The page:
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Emails to God – Driven to Prayer (Esther 8)

08 Jul

That same day King Xerxes gave Queen Esther the estate of Haman, the enemy of the Jews. And Mordecai came into the presence of the king, for Esther had told how he was related to her. 2 The king took off his signet ring, which he had reclaimed from Haman, and presented it to Mordecai. And Esther appointed him over Haman’s estate.

3 Esther again pleaded with the king, falling at his feet and weeping. She begged him to put an end to the evil plan of Haman the Agagite, which he had devised against the Jews. 4 Then the king extended the gold scepter to Esther and she arose and stood before him.

5 “If it pleases the king,” she said, “and if he regards me with favor and thinks it the right thing to do, and if he is pleased with me, let an order be written overruling the dispatches that Haman son of Hammedatha, the Agagite, devised and wrote to destroy the Jews in all the king’s provinces. 6 For how can I bear to see disaster fall on my people? How can I bear to see the destruction of my family?”

7 King Xerxes replied to Queen Esther and to Mordecai the Jew, “Because Haman attacked the Jews, I have given his estate to Esther, and they have impaled him on the pole he set up. 8 Now write another decree in the king’s name in behalf of the Jews as seems best to you, and seal it with the king’s signet ring —for no document written in the king’s name and sealed with his ring can be revoked.”

9 At once the royal secretaries were summoned—on the twenty-third day of the third month, the month of Sivan. They wrote out all Mordecai’s orders to the Jews, and to the satraps, governors and nobles of the 127 provinces stretching from India to Cush. These orders were written in the script of each province and the language of each people and also to the Jews in their own script and language. 10 Mordecai wrote in the name of King Xerxes, sealed the dispatches with the king’s signet ring, and sent them by mounted couriers, who rode fast horses especially bred for the king.

11 The king’s edict granted the Jews in every city the right to assemble and protect themselves; to destroy, kill and annihilate the armed men of any nationality or province who might attack them and their women and children, and to plunder the property of their enemies. 12 The day appointed for the Jews to do this in all the provinces of King Xerxes was the thirteenth day of the twelfth month, the month of Adar. 13 A copy of the text of the edict was to be issued as law in every province and made known to the people of every nationality so that the Jews would be ready on that day to avenge themselves on their enemies.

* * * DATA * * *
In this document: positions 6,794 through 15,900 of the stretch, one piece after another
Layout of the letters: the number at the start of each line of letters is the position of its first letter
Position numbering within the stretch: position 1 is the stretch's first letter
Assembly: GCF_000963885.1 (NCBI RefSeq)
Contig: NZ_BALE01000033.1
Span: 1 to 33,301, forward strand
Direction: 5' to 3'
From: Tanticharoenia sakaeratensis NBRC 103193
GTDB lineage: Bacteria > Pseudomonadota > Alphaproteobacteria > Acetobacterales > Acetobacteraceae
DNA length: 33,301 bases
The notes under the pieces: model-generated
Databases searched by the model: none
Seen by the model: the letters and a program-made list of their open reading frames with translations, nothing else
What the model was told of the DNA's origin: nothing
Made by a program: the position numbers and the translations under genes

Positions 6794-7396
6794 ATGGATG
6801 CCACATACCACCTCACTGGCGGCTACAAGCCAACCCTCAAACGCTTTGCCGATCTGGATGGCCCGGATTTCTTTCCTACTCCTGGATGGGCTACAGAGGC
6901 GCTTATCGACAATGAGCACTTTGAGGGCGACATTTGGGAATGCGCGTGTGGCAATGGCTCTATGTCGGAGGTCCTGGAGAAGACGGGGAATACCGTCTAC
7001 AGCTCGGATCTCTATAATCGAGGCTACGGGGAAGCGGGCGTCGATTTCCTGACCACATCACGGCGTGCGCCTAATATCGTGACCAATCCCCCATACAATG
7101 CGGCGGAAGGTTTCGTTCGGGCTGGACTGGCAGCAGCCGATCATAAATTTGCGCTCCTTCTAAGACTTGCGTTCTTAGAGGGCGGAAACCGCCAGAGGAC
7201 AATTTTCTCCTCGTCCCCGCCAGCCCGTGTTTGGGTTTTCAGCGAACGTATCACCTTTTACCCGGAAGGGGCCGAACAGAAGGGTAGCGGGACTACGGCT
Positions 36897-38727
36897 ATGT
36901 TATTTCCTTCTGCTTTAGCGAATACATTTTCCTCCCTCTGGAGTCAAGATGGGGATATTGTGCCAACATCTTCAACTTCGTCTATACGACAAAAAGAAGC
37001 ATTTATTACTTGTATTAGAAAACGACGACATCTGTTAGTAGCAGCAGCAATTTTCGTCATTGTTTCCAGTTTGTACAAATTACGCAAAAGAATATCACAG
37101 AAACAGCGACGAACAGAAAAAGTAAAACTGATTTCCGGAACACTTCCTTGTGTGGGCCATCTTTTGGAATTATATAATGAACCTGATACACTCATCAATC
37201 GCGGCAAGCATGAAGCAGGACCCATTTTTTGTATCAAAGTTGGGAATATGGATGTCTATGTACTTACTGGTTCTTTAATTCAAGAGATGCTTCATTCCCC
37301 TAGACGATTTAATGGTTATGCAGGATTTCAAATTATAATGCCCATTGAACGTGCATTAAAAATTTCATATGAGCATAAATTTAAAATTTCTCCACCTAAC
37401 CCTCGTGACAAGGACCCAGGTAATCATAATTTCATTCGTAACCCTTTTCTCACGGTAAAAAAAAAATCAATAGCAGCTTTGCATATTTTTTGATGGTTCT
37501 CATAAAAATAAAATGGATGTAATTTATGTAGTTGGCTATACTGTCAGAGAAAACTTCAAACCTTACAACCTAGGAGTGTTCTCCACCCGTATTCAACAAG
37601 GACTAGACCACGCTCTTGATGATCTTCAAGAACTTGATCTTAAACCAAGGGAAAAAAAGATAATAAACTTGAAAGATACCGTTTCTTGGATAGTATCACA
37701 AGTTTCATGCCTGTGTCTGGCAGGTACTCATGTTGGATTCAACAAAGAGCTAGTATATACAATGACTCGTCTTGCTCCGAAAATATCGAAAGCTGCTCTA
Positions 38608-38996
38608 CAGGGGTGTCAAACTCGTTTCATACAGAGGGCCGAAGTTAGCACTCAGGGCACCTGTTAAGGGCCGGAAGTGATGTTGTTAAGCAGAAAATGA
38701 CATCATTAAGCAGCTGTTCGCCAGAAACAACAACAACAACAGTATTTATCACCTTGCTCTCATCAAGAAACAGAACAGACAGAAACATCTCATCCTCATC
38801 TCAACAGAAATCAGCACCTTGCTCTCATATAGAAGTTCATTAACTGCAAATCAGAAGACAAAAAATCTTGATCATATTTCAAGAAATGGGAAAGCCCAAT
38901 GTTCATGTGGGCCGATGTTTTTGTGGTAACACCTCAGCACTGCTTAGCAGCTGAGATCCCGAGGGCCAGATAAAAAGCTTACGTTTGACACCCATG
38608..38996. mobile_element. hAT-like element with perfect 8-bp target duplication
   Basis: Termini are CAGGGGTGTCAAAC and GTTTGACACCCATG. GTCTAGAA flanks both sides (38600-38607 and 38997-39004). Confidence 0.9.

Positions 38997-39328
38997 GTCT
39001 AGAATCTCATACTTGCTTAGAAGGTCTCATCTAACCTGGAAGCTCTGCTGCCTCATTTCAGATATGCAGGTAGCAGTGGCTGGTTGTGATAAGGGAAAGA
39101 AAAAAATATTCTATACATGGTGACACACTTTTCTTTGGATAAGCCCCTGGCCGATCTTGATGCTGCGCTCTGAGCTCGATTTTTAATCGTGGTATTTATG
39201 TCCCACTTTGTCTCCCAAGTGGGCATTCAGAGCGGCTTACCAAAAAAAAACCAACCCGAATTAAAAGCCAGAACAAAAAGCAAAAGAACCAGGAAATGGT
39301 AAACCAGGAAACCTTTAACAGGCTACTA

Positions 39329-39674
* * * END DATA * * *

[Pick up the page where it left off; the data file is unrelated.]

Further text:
14 The couriers, riding the royal horses, went out, spurred on by the king’s command, and the edict was issued in the citadel of Susa.

15 When Mordecai left the king’s presence, he was wearing royal garments of blue and white, a large crown of gold and a purple robe of fine linen. And the city of Susa held a joyous celebration. 16 For the Jews it was a time of happiness and joy, gladness and honor. 17 In every province and in every city to which the edict of the king came, there was joy and gladness among the Jews, with feasting and celebrating. And many people of other nationalities became Jews because fear of the Jews had seized them.

Dear God, I think it is interesting that, by the end of this saga, many people became Jews. Through this potential tragedy you pressed people, strengthened their faith, and even brought new believers into the fold.

 

Isn’t that the way it always is? We see tragedy coming at us and it draws us into you. I am almost never drawn to you during my good times. I am drawn to you when I need you. In fact, I am here right now praying to you through this journal because I have a talk to give this morning and I want to make sure I am prayed up and rightly related to you before I give it. If I were just having a normal morning then I might have gone to church and then sat down to watch a little Wimbledon or the Tour de France. But I need you and I am here praying to you.

 

Father, forgive me for my lethargy. Forgive me that it takes anything but my love and devotion to you to bring me into relationship and fellowship with you. Thank you that you are continuously calling me. Thank you that you are here when I repent. I am truly sorry for the pain that I cause you. As a father, I know what it is like to be occasionally rejected by my children, only to be loved again when I am needed. I know at least a small bit of that pain. So I thank you for your love and ask that you will speak through me today as I represent you to a group of people who need a touch of you, as we all do.

 

 
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Posted by on July 8, 2012 in Esther

 

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